Research suggests that Bitcoin is more fully understood and accepted today across US society than it was at the height of the bull market of 2017. According to a recent study, young adults are way ahead of other demographics with regards awareness, familiarity, perception, and likelihood to buy Bitcoin in the future.
Blockchain Capital recently asked 2,029 randomly selected American adults a series of questions relating to Bitcoin. The survey was a follow up to a similar one conducted in October 2017, when prices were rising and overall market sentiment was entirely different.
US Public Becoming Increasingly Knowledgeable About Bitcoin
The test was divided into various categories. First, the participants were asked if they had even heard of Bitcoin. A massive 89 percent answered that they had. This was up from 77 percent in October 2017. This is hardly surprising given that the spectacular crash of late 2017/early 2018 was covered by just about ever mainstream media outlet on the planet.
Next, the participants’ familiarity with Bitcoin was gauged. They were given the question: How familiar are you with Bitcoin? along with a series of responses: “never heard of it”, “heard of but not familiar”, “somewhat familiar”, “very familiar”, and “I own/have owned Bitcoin”.
The percentage of people that are “at least somewhat familiar” with Bitcoin rose by nearly half — from 30 percent in October 2017 to 43% in April 2019.
Amongst those aged 18 to 34, 60 percent described themselves as at least ‘somewhat familiar’ with Bitcoin — up from 42 percent in October 2017. An equally large increase was observed in the age group 45-54. Previously, just 25 percent were at least familiar with Bitcoin. Now that figure is 43 percent.
The percentages of those familiar with the cryptocurrency really diminish in older generations but still show an increase over those from 2017. Of those aged 55 to 64, 32 percent were at least familiar with it. This was up from 22 percent in 2017. Meanwhile, just 20 percent of those over 65 claimed to be knowledgeable about the decentralised payment tech, up from the 15 percent observed in the previous study.
Next, the participants were asked how much they agreed that Bitcoin is a positive financial and technological innovation. Again, there was a significant increase in those answering favourably here too. In 2017, 34 percent of those asked agreed or strongly agreed with the statement. This rose by 9 percent in the recent survey to 43 percent.
Younger respondents were much more likely to view Bitcoin positively. Of those aged between 18 and 34, a massive 59 percent said that they though Bitcoin was a positive innovation versus 48 percent in the previous survey.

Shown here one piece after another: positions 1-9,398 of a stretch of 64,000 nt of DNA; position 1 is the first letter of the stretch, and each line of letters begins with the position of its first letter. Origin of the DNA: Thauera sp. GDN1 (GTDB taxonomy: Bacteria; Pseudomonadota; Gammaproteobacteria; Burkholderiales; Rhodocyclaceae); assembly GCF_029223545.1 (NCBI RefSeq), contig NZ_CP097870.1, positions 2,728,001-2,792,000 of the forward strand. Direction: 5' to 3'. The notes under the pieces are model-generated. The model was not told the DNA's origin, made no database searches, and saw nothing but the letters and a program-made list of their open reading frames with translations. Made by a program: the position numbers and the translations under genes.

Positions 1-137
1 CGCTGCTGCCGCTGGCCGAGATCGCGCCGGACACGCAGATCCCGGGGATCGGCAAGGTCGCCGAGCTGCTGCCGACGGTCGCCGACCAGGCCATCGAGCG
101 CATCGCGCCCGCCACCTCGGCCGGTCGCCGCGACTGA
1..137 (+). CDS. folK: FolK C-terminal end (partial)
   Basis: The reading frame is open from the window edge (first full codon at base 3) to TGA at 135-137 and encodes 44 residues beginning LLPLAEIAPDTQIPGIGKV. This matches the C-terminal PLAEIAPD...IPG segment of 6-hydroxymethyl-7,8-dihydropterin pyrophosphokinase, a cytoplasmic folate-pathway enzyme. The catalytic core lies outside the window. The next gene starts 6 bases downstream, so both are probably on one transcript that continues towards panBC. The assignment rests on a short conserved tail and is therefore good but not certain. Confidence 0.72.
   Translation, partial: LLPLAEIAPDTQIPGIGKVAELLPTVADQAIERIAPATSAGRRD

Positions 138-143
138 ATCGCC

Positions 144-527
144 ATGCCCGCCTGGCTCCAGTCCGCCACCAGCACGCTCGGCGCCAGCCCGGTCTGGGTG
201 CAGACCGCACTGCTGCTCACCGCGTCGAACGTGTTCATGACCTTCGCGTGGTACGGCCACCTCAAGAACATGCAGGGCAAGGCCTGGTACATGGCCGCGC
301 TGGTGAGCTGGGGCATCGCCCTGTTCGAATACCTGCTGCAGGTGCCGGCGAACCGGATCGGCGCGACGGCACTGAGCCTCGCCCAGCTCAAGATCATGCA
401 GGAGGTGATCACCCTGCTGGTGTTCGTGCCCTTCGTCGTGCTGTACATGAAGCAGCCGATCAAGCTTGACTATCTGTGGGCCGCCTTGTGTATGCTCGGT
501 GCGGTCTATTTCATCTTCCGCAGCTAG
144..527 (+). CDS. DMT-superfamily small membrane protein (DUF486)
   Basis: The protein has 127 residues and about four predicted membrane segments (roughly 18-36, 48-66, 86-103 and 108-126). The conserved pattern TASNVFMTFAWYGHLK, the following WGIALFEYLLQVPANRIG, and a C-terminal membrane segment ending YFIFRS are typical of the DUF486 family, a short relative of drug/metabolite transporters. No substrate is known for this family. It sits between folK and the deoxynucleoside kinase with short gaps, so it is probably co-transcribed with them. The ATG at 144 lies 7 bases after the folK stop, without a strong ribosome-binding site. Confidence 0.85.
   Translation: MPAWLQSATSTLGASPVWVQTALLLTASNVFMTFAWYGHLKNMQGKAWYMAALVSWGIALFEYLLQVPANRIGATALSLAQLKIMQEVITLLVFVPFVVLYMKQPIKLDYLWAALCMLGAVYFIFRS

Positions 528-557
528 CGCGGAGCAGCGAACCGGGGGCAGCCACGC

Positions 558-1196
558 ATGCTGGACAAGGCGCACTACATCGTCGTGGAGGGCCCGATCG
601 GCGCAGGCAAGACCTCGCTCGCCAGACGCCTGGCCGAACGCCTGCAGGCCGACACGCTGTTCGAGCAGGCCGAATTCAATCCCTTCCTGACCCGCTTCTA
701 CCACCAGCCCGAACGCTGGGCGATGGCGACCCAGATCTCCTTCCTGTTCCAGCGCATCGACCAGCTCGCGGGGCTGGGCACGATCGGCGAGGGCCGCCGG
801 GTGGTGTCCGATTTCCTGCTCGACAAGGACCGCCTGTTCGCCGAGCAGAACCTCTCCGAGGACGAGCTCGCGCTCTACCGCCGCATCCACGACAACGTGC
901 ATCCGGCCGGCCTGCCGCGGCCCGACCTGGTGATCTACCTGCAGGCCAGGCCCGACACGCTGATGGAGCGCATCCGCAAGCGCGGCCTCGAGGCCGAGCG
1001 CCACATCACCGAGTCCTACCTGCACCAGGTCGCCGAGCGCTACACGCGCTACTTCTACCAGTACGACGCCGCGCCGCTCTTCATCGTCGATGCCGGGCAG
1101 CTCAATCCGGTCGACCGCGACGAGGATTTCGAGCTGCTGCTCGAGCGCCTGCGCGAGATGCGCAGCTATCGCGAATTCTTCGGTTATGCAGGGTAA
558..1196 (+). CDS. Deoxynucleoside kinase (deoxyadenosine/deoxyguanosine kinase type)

The figures relating to the likelihood that Bitcoin will be widely used in the future show similar tendencies too. A third of US adults now believe that the digital asset will be in common use in the next 10 years. This is a five percent increase to the figure observed in the previous study.
Raising this overall average once again is the younger generation. A massive 48 percent of those aged between 18 and 34 agree that Bitcoin will be widely used within the next decade.
The findings also indicate that 27 percent of people are considering buying Bitcoin in the next five years. Despite the bear market, this figure is up from just 19 percent in 2017.
The write up of the report, summarised by Spencer Bogart, concludes by inquiring about people’s store-of-value preferences. The respondents were asked which asset they would like to own $1,000 of between Bitcoin and a traditional investment:
- Over one in five people said they would prefer the cryptocurrency to government bonds.
- Bitcoin was preferable to stocks for 17 percent of those asked.
- Fourteen percent of respondents would prefer Bitcoin to real estate.
- Just 12 percent said they would rather have digital gold over physical gold.
Again, the figures for the youngest age group in the sample reflect a much greater acceptance of Bitcoin than the rest of the US public. Almost one in three prefers Bitcoin to government bonds, more than one in four prefers Bitcoin to stocks, just under one in four would rather own Bitcoin than real-estate, and over one in five would favour the crypto over gold.
Younger Generations Championing Crypto Revolution
The figures show that the younger generations are much more knowledgeable of, familiar with, and accepting of Bitcoin. This is summed up by Bogart himself when he states:
“Ultimately, Bitcoin is a demographic mega-trend: Younger demographics are leading in terms of Bitcoin awareness, familiarity, perception, conviction, propensity to purchase, and ownership rates.”
As a purely digital currency, it figures that the first to get to grips with the concept would be those that have grown up in a purely digital world. In that vein, crypto investment fund Adamant Capital’s CEO Michiel Lescrauwaet neatly summed up why digital cash might be alluring for millennials earlier today in response to the research detailed above:
It makes sense that Millennials like Bitcoin most:
1) found their way through 2008 crisis as young adults
2) grew up with P2P (BitTorrent, Limewire)
3) digitally native & familiar with open source (Linux, Wikipedia)
5) first investments in zero interest rate environment https://t.co/bQQLmwFk0u
— Michiel Lescrauwaet (@MLescrauwaet) April 30, 2019
Related Reading: Global Bitcoin Acceptance Up More than 702% Since 2013
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